Suppression and Narrative Time Shifts in Adults With Right-Hemisphere Brain Damage Purpose This study examined the functioning of a central comprehension mechanism, suppression, in adults with right-hemisphere damage (RHD) while they processed narratives that cued a shift in time frame. In normal language comprehension, mental activation of concepts from a prior time frame is suppressed. The (re)activation of information following a ... Supplement Article
Supplement Article  |   May 01, 2013
Suppression and Narrative Time Shifts in Adults With Right-Hemisphere Brain Damage
 
Author Affiliations & Notes
  • Victoria L. Scharp
    University of Pittsburgh, PA
  • Connie A. Tompkins
    University of Pittsburgh, PA
  • Correspondence to Victoria L. Scharp: scharpvl@hotmail.com
  • Editor: Swathi Kiran
    Editor: Swathi Kiran×
  • Associate Editor: Richard Peach
    Associate Editor: Richard Peach×
Article Information
Special Populations / Attention, Memory & Executive Functions / Traumatic Brain Injury / Supplement: Select Papers From the 42nd Clinical Aphasiology Conference
Supplement Article   |   May 01, 2013
Suppression and Narrative Time Shifts in Adults With Right-Hemisphere Brain Damage
American Journal of Speech-Language Pathology, May 2013, Vol. 22, S256-S267. doi:10.1044/1058-0360(2012/12-0072)
History: Received July 24, 2012 , Revised October 1, 2012 , Accepted December 12, 2012
 
American Journal of Speech-Language Pathology, May 2013, Vol. 22, S256-S267. doi:10.1044/1058-0360(2012/12-0072)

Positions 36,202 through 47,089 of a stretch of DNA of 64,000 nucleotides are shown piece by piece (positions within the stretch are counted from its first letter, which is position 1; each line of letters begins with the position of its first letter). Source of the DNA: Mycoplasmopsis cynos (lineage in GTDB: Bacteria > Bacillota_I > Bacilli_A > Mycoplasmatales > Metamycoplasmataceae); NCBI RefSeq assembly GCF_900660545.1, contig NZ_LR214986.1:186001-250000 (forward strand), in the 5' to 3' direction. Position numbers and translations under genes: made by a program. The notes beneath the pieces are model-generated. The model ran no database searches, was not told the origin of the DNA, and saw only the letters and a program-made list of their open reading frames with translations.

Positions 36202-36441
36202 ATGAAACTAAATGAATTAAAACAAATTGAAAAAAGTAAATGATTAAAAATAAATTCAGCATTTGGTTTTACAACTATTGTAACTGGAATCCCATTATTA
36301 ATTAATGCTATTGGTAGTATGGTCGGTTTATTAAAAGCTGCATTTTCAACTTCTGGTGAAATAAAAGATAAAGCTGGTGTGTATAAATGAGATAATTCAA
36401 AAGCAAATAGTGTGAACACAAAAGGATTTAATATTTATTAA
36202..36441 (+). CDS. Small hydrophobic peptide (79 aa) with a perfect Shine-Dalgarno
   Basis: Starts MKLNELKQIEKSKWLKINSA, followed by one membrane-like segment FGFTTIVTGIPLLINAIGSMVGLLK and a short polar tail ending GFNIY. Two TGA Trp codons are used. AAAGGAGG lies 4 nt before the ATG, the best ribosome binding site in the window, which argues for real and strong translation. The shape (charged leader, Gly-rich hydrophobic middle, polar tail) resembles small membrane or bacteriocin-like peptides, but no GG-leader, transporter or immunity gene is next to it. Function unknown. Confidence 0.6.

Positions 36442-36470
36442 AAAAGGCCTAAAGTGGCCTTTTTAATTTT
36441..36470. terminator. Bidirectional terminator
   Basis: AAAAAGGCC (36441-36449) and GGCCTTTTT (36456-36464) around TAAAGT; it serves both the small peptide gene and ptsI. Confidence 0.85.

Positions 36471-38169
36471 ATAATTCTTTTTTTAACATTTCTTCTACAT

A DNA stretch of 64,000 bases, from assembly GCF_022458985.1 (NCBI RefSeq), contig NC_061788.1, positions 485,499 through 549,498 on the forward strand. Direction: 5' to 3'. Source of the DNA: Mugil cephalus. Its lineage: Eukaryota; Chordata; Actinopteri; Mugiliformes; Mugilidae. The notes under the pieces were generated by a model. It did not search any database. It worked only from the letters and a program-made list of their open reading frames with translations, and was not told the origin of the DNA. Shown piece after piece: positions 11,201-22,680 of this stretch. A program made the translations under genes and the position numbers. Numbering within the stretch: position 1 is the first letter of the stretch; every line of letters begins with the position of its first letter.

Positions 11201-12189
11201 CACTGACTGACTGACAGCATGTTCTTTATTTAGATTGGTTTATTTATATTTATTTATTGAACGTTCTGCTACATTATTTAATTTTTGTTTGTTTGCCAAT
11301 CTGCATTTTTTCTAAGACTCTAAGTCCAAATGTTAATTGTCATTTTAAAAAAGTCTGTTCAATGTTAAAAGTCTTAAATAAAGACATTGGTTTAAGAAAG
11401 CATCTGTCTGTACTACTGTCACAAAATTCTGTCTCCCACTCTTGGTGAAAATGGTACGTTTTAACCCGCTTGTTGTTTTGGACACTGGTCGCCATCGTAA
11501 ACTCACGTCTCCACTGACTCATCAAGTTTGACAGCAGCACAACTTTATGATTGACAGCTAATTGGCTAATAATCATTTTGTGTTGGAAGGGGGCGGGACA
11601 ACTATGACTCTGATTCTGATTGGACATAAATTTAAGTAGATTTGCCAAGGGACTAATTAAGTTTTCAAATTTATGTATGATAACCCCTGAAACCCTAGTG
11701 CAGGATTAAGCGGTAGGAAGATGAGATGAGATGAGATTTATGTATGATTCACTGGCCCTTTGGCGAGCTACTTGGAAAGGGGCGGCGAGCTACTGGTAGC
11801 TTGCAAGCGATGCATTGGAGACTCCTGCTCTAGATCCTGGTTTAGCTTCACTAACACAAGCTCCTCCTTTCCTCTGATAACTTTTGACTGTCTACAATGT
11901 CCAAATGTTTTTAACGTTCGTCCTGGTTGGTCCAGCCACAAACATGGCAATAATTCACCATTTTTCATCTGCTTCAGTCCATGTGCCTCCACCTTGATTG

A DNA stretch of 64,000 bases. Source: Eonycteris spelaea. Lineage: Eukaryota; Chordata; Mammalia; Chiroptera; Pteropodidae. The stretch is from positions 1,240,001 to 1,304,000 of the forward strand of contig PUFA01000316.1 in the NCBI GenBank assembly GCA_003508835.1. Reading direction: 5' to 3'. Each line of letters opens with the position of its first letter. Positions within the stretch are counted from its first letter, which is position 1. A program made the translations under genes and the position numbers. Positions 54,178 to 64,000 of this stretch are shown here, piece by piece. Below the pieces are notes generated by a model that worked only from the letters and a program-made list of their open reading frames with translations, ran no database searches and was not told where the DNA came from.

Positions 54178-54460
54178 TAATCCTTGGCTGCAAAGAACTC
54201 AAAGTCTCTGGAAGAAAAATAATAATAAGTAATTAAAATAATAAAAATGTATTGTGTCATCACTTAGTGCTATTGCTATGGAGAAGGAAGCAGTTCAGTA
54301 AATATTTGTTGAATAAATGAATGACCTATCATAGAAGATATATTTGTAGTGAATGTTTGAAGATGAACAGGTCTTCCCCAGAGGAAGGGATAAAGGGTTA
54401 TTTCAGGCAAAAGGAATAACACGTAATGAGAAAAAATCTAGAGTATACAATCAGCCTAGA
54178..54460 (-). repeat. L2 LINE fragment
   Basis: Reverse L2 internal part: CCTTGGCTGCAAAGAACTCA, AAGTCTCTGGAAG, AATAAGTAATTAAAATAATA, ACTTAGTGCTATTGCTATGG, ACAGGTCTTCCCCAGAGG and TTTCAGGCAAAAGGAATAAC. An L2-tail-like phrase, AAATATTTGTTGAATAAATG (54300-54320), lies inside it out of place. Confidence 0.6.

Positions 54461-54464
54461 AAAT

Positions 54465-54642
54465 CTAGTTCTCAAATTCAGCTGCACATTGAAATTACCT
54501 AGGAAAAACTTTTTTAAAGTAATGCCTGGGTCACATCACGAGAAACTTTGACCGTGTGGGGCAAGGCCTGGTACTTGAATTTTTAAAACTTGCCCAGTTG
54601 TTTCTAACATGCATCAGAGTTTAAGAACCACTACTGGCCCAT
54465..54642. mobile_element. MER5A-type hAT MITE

History: Received July 24, 2012; Revised October 1, 2012; Accepted December 12, 2012
Web of Science® Times Cited: 2

Purpose This study examined the functioning of a central comprehension mechanism, suppression, in adults with right-hemisphere damage (RHD) while they processed narratives that cued a shift in time frame. In normal language comprehension, mental activation of concepts from a prior time frame is suppressed. The (re)activation of information following a time frame shift was also assessed.

Method Twenty adults (12 RHD; 8 non brain–damaged) completed a speeded word recognition task while listening to narratives in 2 conditions: shift (“an hour later”) and no shift (“a moment later”).

Results There was no group difference in suppression for response time proportion data (shift/no shift), but cluster analyses identified a suppression deficit in 8 of the adults with RHD. There was overlap in suppression function at the narrative and lexical levels. The group with RHD was significantly delayed in mentally (re)activating new information after a time shift cue.

Conclusion Results underscore the generality of suppression functioning in adults with RHD. As such, treatment for a suppression deficit at one level may generalize to another level. An apparent independence of suppression and activation deficits suggests that each may need separate treatment. A better understanding of the nature and boundary conditions of suppression and activation deficits should better inform clinical decisions.

Acknowledgments
Portions of this manuscript were supported by the School of Health and Rehabilitation Sciences Student Development Fund to the first author and a grant (DC0101182) from the National Institute on Deafness and Other Communication Disorders to the second author.
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